Are HRAs on the chopping block under PPACA?

As the drama of the fiscal cliff negotiations fades, the reality of the impending deadline for full implementation of the Patient Protection and Affordable Care Act (PPACA) has begun to set in with many clients. Even those clients with full healthcare coverage are likely wondering how PPACA will impact the health arrangements they already have. Health Reimbursement Arrangements (HRAs) are popular tools for clients looking to fund medical expenses through tax-preferred vehicles, as well as for small business clients who see HRAs as a way to offer their employees access to health coverage without entering the insurance market themselves. Despite their popularity, HRAs are one type of health insurance vehicle that may be on the chopping block with the dawn of PPACA.

HRAs: The basics

HRAs are tax-preferred accounts offered by an employer in which the employer promises to reimburse an employee’s annual medical expenses up to a certain fixed dollar amount, with unused amounts carried forward to future years. HRAs can be offered in conjunction with another health plan — in fact, they are frequently offered to supplement high deductible health plans that provide minimal coverage — or they can be offered as stand-alone arrangements.

Employers often offer HRAs to employees instead of more comprehensive health insurance coverage because it allows them to determine the exact level of expense they will incur for employee health benefits, eliminating the fear that the cost of insurance benefits will increase over time.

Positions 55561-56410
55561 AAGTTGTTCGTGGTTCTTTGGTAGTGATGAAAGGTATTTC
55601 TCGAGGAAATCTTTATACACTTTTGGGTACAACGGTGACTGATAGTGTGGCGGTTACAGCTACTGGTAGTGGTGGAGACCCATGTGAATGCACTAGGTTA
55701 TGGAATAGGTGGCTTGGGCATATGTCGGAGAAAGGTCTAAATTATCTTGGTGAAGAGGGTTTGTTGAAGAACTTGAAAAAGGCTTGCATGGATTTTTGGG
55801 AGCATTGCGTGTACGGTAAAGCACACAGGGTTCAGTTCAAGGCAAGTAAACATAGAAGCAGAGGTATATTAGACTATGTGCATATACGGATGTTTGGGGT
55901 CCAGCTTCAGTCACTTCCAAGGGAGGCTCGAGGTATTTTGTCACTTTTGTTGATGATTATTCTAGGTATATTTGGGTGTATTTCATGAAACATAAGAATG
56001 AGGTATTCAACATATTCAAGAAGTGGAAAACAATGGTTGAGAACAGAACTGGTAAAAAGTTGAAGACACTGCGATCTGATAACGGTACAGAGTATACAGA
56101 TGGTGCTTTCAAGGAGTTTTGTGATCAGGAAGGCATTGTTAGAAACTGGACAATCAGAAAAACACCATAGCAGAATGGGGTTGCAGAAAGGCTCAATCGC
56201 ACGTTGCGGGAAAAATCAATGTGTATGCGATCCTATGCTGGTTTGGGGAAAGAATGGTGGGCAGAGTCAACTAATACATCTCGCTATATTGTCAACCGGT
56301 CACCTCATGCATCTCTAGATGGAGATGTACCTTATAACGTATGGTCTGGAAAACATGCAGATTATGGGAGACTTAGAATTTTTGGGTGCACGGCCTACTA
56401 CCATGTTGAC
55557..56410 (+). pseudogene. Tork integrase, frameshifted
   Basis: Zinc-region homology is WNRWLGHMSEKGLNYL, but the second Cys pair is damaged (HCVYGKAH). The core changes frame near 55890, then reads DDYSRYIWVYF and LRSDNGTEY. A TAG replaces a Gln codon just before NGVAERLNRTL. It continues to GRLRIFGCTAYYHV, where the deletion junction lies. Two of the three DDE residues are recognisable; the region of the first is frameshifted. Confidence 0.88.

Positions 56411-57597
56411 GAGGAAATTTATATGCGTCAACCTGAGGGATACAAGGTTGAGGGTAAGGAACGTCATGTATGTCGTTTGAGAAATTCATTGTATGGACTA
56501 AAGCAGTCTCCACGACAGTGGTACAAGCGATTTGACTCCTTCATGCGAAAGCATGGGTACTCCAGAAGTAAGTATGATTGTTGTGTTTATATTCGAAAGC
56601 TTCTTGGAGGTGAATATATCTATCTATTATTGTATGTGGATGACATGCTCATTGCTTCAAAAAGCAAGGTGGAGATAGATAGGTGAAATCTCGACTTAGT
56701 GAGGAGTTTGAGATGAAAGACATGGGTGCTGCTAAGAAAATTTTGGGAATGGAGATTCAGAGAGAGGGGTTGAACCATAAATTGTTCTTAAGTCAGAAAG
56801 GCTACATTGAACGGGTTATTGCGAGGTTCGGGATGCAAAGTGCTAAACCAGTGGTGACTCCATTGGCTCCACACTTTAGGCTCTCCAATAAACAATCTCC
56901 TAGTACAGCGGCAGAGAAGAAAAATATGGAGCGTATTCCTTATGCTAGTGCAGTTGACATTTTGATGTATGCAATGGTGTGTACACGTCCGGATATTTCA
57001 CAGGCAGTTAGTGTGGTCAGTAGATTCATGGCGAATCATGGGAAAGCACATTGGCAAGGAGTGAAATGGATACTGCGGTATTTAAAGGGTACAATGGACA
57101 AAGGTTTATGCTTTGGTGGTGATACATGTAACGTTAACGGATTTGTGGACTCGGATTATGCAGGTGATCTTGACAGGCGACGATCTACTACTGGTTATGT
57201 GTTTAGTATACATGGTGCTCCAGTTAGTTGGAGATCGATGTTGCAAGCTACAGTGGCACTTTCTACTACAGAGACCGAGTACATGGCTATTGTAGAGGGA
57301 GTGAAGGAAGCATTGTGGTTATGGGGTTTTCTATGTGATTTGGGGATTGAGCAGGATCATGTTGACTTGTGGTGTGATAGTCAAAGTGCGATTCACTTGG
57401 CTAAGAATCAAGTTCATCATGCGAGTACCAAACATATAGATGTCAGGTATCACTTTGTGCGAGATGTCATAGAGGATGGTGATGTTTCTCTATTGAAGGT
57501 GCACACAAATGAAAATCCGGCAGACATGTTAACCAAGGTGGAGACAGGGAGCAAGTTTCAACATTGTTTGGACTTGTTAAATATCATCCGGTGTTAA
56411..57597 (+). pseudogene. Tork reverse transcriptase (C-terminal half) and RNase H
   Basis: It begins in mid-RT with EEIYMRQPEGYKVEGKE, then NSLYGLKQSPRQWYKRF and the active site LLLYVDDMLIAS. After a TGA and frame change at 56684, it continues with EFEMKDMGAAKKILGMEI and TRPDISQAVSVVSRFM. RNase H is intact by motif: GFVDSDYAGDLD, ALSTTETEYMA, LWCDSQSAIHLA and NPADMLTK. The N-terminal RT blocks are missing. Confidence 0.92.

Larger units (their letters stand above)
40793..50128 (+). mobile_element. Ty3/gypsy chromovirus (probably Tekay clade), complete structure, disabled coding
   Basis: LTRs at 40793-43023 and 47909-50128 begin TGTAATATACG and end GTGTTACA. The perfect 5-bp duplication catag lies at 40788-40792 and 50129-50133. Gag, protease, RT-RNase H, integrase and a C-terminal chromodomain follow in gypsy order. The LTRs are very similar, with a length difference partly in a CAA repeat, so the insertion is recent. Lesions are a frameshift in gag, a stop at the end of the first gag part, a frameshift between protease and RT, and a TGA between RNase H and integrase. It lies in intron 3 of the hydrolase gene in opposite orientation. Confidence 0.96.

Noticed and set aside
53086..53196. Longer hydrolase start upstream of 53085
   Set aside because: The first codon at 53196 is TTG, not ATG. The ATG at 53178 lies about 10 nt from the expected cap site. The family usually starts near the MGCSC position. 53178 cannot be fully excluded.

Employees — especially relatively healthy employees — often find HRAs attractive because they allow the employee to determine how to spend funds allocated for medical care (funds placed into an HRA can be used to pay for health insurance premiums, prescription medications, or other medical supplies and expenses). Perhaps most importantly, the employee is not taxed on the reimbursed amounts as long as the funds are used to pay for qualified medical expenses.

PPACA's impact

PPACA generally prohibits health plans that impose annual limits on what are considered to be essential health benefits. This prohibition impacts HRAs because, by definition, the coverage provided under an HRA is limited by the employer’s annual contribution amount.

While final guidance on whether HRAs will be subject to the rules prohibiting annual limits on essential health benefits has not yet been issued, the IRS recently released FAQs that suggest that HRAs will not entirely escape.

The FAQs suggest that integrated HRAs may not be subject to the prohibition if offered in conjunction with a health insurance plan that otherwise satisfies PPACA’s requirements and the HRA option is offered only to employees eligible to participate in that plan. The FAQs also indicate that HRAs used by employees only for payment of expenses for non-essential health benefits may also continue to be permitted (if, for example, the employee’s health insurance plan covers expenses related to all essential health benefits). HRAs that are offered only to retirees should also remain permissible.

So-called stand-alone HRAs, however, will likely violate PPACA rules if they are operated in accordance with current standards that allow the employee to choose to spend his limited reimbursable HRA funds on any qualified medical expense.


While final guidance has yet to be issued, the preliminary guidance signals that the use of HRAs by employers who do not otherwise offer traditional health insurance may be prohibited when PPACA becomes fully effective in 2014. Because of this, small business owner clients and their employees should begin preparing to lose a valuable tool that provided flexible health benefits before PPACA.